Thursday, May 15, 2014

Critique Groups and Pixar's Braintrust

Yes, I wish I were affiliated with Pixar, but alas--not today.

Anyway, a kindly neighbor with a great Kentucky drawl brought this magazine article to our house the other day featuring Pixar's braintrust. This is a group of storytellers, filmmakers, smart people, etc., who get together, watch Pixar's movies in development, and give honest feedback. Sometimes this takes movies  in a completely new direction, sometimes the movies are scrapped altogether, and sometimes they spark an idea that makes a great movie a Pixar wonder.

Writers, I hear your collective thoughts right now. Yes indeed, it IS just like a great critique group. So with this in mind and a great many critique groups having come my way through the years, I want to underline the fabulous points the article made about how great critique groups work--call it a braintrust if you will, it's still a critique group.

1. The author is the boss. Oh my goodness, there are some critiquers who are adamant that their suggestions must be taken or your manuscript will burst into flames. Nope. It won't. And even though you may have ultra-bossy critiquers, you are the author and you must feel free to be so.

2. Storytellers are your best bet for critique least that's how the article slants. I know many who are happy with good readers who've never thought to write on their own...but they have to be readers and not just people who like you enough to wade through your manuscript. Basically what you want is honesty from someone with perspective on the craft.

3. I liked that the article said what you want are people who can give you a great many ideas in a short amount of time. I can vouch for this being liberating. Instead of one thing you can do to improve your story, it's nice to have many things to choose from. When you're making something up from scratch, it helps to remember that there isn't one correct path. There really isn't. And it helps you remain in control, too. Let idea lead to idea. Then you can choose the best from a bunch, not just the one you thought of first or the one the bossy critiquer is pushing.

4. Finally, you need to do your part when you're critiquing. Express what's going right with a manuscript, SOMETHING is going right. And offer honest feedback. I know it's hard--if they don't want your  honesty, they'll quit coming to you. But any writer worth print must learn to love the honesty. So be that honest, affirming, idea-offering critiquer. Don't be the bossy one. Offer suggestions, offer ideas, and realize that your idea sitting there in a room full of people is just one of many and you are not the author, nor (probably) the best critiquer on the planet, so keep it in perspective.

5. Take your critiques with a smile and a thank you. You can write mean things about your critique group in your journal at home afterward, if need be, but they are trying and they gave you their time, even if you didn't like what they had to say.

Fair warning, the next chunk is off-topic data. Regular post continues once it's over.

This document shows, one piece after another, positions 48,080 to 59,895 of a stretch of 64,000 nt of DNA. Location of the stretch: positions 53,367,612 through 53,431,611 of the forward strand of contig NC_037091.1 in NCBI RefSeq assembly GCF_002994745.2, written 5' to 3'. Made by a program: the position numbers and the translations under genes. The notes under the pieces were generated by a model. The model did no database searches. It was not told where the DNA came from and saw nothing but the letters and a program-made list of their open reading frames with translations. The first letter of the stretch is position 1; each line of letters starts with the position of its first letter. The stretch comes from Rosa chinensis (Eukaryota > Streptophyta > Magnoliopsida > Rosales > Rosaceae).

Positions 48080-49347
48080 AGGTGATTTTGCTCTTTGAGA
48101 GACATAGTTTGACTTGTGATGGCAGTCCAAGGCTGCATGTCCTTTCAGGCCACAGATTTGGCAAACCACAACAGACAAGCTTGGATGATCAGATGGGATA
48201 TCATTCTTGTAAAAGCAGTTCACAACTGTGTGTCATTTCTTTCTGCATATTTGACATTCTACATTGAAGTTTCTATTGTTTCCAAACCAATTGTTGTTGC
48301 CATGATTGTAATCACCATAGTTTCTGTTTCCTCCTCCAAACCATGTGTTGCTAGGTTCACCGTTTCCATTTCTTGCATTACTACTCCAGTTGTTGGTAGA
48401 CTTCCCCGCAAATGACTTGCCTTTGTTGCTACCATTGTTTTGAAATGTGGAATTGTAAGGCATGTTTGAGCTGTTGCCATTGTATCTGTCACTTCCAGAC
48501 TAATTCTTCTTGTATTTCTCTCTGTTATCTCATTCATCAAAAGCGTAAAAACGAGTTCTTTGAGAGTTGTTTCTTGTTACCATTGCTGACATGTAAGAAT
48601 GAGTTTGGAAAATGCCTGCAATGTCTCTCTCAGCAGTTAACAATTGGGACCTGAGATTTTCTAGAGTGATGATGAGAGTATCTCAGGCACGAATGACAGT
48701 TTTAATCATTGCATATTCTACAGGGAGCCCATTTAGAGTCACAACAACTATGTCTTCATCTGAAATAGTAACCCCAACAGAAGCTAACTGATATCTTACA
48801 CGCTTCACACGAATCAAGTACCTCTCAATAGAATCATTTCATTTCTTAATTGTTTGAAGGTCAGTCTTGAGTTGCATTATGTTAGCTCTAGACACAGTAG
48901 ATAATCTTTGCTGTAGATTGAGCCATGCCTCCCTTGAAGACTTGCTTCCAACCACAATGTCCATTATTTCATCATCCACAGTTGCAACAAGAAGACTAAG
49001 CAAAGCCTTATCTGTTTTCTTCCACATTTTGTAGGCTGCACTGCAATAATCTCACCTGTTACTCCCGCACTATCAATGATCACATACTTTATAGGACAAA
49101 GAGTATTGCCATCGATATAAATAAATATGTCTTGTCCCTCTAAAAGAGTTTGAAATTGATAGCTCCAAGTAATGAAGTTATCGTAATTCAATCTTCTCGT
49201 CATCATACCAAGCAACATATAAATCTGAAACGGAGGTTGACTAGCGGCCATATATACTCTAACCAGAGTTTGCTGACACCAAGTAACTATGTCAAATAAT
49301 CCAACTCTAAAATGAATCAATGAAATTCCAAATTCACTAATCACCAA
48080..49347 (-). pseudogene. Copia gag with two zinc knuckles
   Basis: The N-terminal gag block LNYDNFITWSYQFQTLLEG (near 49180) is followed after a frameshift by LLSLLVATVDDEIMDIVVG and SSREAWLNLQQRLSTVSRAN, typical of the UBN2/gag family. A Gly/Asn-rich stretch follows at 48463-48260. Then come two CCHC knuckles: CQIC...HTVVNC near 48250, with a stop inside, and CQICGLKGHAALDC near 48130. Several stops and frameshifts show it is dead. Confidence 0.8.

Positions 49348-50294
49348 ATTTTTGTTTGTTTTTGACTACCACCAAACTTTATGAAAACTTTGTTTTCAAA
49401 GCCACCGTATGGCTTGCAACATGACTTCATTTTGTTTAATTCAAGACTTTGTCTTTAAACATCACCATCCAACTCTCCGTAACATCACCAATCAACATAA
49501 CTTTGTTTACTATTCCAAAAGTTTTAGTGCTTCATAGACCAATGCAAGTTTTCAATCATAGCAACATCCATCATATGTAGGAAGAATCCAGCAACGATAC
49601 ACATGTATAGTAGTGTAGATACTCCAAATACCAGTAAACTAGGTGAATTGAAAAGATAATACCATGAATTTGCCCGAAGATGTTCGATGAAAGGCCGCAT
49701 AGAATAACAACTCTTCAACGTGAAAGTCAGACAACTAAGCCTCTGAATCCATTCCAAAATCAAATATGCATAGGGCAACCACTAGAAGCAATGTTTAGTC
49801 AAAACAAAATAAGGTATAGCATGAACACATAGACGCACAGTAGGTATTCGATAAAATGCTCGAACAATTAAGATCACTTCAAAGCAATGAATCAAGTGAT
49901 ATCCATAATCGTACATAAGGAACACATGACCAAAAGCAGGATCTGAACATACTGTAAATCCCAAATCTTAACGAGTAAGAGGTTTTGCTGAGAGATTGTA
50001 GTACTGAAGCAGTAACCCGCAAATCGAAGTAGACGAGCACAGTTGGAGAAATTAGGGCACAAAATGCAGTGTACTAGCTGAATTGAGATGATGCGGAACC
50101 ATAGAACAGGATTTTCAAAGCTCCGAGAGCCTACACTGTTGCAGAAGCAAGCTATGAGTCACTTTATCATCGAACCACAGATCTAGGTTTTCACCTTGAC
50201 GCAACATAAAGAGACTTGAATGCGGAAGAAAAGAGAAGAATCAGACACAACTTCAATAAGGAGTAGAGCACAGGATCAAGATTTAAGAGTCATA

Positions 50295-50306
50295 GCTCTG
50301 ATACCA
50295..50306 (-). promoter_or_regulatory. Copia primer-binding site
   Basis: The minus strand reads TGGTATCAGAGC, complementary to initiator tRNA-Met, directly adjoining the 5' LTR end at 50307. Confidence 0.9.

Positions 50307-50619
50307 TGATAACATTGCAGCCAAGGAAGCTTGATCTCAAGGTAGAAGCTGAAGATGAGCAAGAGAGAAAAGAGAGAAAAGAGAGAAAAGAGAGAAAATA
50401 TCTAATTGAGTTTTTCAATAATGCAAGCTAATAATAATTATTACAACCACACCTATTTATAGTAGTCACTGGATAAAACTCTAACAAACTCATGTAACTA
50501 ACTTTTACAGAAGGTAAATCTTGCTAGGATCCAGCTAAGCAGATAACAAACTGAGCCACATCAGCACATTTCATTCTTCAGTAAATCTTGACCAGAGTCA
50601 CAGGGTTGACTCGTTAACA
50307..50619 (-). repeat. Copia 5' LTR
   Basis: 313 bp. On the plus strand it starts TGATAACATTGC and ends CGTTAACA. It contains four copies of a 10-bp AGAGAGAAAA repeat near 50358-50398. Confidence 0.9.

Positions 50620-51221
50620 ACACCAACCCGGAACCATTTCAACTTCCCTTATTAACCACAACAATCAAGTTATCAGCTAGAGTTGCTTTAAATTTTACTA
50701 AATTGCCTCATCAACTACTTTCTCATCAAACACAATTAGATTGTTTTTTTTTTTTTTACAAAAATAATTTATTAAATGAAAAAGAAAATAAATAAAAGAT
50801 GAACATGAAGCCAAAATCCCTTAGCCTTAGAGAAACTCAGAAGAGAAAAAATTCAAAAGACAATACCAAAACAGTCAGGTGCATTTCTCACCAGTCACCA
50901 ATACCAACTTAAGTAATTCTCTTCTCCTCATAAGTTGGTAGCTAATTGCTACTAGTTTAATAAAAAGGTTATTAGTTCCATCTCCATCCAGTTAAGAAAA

So there you go. Everyone can be a little Pixar, even if you're currently, well, not part of Pixar.

Friday, May 9, 2014

Tagged: My Writing "Process"

I was tagged by the wonderful Suzanne Warr to blog about my writing "process." Yes, that's process with quotes because I use the term loosely. Scheduling writing into my life is something I'm pretty formulaic about; the actual writing is something else again.

Picture Book Class
I can hear little gasps all around cyber space from the young students who take my picture book classes. We do go over a tried and true picture book writing process--but it's only one of many ways to write a picture book. Here's what I teach the kids to get us to our deadlines:

1. Decide on a character--species, gender, name--the good stuff.
2. What is your character's problem?
3. What other problems might the main problem cause?
4. What will your character do to solve their problem? (We usually try three things--there are three bears, three musketeers, three billy goats Gruff, get the picture. Stories love threes.)
5. What will finally solve the problem?

We throw in some discussion of tension (internal, external, and time--for those interested). We talk about about exaggeration, word choice, proper picture book length, and using illustrations to tell more story than your words do. We don't talk about rhyme because I'm no good at rhyme...

Anyway, this is all well and good for a picture book class on a schedule. In fact, it's not so bad for a professional picture book writer as long as they remember that not all great stories fit into the mold--still, it's uncanny how many of them do.